Joan E. Strassmann, Ph.D.

Charles Rebstock Professor of Biology

Washington University in St. Louis

Born in 1953 in Washington, DC
Studied Zoology at the University of Michigan Ann Arbor and at the University of Texas at Austin


Die großen Übergänge in der Evolution der Organismen



The organism is the central unit of biology because it is what natural selection operates on most directly. Organismal boundaries mark the main divisions of the living world. Beyond is the world of Darwinian competition, but inside harmony mostly rules, with the parts cooperating for the good of the whole. Yet, how organisms are defined is fundamentally unclear. The main insight, which will be elaborated in this work, is that organisms can be defined as the living unit in which cooperation is at a maximum with minimal internal conflict.
It is not possible to generalize the principles of organismality from organisms we all recognize - ducks, elephants, oaks, or crickets. Nor is it possible to generalize from traits once thought to define an organism - functional integration, physical contiguity, indivisibility, genetic co-transmission, and development from a single cell, to name the most prominent. The historical problem is that microbes and their interactions have not been considered. Yet, there is more free-living microbial mass than all animals and plants combined. Do these microbes interact in ways that make higher structures organismal? What about the fungal filaments that pervade every shovelful of soil? What about biofilms? What about the tight bonds between fungi and algae that we call lichens? What about sucking insects and their intracellular bacteria? What about social insect colonies? Will our definition help us understand these complex life forms?
There are many other examples that challenge traditional views of organismality. How do we consider the angler fish male that fuses with a female, ultimately sharing a circulatory system with his much larger mate? What makes him any more than an externally acquired gonad? The Portuguese-man-of-war is considered a colony of organisms; this view is supported by development and observation of its relatives, but not by observation of its behavior or how evolution operates on it. What do we do with marmosets that are genetic chimeras of twins, aphid clones, fungi that share nuclei, or even the transmissible facial cancer of Tasmanian devils? My ambitious goal is to answer these questions.

Recommended Reading

Strassmann, J. E. and D. C. Queller (2014). "Privatization and property in biology." Animal Behaviour 92: 305-311.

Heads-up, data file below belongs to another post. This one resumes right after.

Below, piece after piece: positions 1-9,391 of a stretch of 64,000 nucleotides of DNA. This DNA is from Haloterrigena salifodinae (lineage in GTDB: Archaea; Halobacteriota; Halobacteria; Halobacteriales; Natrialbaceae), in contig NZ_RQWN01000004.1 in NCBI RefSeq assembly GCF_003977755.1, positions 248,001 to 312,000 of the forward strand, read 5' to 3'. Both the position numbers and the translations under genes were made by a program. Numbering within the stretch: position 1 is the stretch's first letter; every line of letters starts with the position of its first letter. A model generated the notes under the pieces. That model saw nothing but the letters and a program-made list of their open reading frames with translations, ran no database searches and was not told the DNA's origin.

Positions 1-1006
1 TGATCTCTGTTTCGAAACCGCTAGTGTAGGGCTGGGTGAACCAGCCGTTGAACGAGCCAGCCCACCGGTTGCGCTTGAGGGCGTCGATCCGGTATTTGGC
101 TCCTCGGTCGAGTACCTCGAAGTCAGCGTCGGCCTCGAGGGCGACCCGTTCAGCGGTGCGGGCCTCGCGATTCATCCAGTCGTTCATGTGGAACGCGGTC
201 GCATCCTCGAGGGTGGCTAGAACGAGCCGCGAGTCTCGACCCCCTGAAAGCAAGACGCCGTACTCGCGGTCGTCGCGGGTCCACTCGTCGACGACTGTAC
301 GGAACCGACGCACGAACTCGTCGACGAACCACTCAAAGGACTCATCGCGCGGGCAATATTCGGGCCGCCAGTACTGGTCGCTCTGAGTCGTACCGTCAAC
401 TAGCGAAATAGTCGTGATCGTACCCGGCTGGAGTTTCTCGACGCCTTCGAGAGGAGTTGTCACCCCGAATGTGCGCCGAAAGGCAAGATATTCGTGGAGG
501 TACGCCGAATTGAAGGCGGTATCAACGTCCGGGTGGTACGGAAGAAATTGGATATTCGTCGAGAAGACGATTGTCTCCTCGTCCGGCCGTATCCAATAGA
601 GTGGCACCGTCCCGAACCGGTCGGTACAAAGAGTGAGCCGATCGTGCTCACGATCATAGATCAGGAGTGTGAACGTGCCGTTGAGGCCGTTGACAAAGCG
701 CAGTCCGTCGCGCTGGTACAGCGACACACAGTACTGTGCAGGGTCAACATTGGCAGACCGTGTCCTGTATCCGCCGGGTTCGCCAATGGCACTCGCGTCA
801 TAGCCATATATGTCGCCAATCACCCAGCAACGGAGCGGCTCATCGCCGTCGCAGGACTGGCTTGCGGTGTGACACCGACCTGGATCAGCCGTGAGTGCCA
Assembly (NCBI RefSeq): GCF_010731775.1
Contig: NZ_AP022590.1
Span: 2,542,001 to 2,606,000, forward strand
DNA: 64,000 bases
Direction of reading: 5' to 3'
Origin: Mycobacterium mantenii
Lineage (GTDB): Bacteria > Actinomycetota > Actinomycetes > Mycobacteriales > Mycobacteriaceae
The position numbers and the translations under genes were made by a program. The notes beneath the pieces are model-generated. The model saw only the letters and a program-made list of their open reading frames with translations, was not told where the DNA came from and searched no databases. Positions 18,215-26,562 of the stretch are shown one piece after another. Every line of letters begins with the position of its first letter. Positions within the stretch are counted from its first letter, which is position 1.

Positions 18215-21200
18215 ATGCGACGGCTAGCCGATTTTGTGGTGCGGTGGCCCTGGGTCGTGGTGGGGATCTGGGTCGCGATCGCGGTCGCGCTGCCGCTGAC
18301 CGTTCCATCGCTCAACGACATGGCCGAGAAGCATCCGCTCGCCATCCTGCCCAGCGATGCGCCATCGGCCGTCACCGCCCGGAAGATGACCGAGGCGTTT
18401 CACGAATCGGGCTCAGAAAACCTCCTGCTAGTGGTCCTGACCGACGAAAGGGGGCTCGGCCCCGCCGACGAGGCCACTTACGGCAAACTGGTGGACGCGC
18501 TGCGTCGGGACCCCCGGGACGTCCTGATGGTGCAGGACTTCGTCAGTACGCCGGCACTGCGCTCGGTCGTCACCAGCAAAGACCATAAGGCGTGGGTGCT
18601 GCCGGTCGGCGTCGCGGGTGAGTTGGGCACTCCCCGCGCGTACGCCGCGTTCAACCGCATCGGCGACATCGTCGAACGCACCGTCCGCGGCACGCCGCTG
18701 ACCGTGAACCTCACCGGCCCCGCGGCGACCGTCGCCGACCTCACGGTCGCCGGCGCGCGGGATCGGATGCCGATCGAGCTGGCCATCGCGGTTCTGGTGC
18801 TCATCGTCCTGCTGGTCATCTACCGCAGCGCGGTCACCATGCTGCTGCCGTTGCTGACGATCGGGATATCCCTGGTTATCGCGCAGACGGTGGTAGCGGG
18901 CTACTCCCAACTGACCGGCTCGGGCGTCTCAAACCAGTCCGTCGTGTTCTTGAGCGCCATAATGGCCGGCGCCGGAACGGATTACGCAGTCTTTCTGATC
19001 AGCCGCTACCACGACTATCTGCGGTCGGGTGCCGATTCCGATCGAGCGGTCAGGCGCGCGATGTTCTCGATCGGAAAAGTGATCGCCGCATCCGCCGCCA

Strassmann, J. E. and D. C. Queller (2011). "Evolution of cooperation and control of cheating in a social microbe." Proc. Natl. Acad. Sci. USA 108: 10855-10862.
Strassmann, J. E. and D. C. Queller (2010). "The social organism: congresses, parties, committees." Evolution 64: 605-616.

Publikationen aus der Fellowbibliothek

Strassmann, Joan E. ( 2017)
Cooperation and conflict : microbes to humans

Strassmann, Joan E. ( 2011)
Evolution of cooperation and control of cheating in a social microbe

Strassmann, Joan E. ( Washington, DC, 2011)
In the light of evolution V: cooperation and conflict : [includes articles from the Arthur M. Sackler Colloquium of the National Academy of Sciences In the Light of Evolution V: Cooperation and Conflict, held January 7- 8, 2011, at the Arnold and Mabel Beckman Center ... in Irvine, CA] Proceedings of the National Academy of Sciences of the United States of America ; 108.2011, Suppl. 2

Strassmann, Joan E. ( 2010)
The social organism : congresses, parties, and committees

Strassmann, Joan E. ( 2009)
Beyond society : the evolution of organismality

Strassmann, Joan E. ( 2007)
Exploiting new terrain: an advantage to sociality in the slime mold Dictyostelium discoideum

Strassmann, Joan E. ( Frankfurt am Main [u.a.], 2006)
Die Strassmanns : Schicksale einer deutsch-jüdischen Familie über zwei Jahrhunderte

Strassmann, Joan E. ( 2004)
Aggression and worker control of caste fate in a multiple-queen wasp, Parachartergus colobopterus

Strassmann, Joan E. ( 2004)
Sociobiology goes micro

Strassmann, Joan E. ( 2004)
The phylogeny of the social wasp subfamily Polistinae : evidence from microsatellite flanking sequences, mitochondrial COI sequence, and morphological characters

Köpfe und Ideen 2019

Gezähmte Konflikte

von Manuela Lenzen

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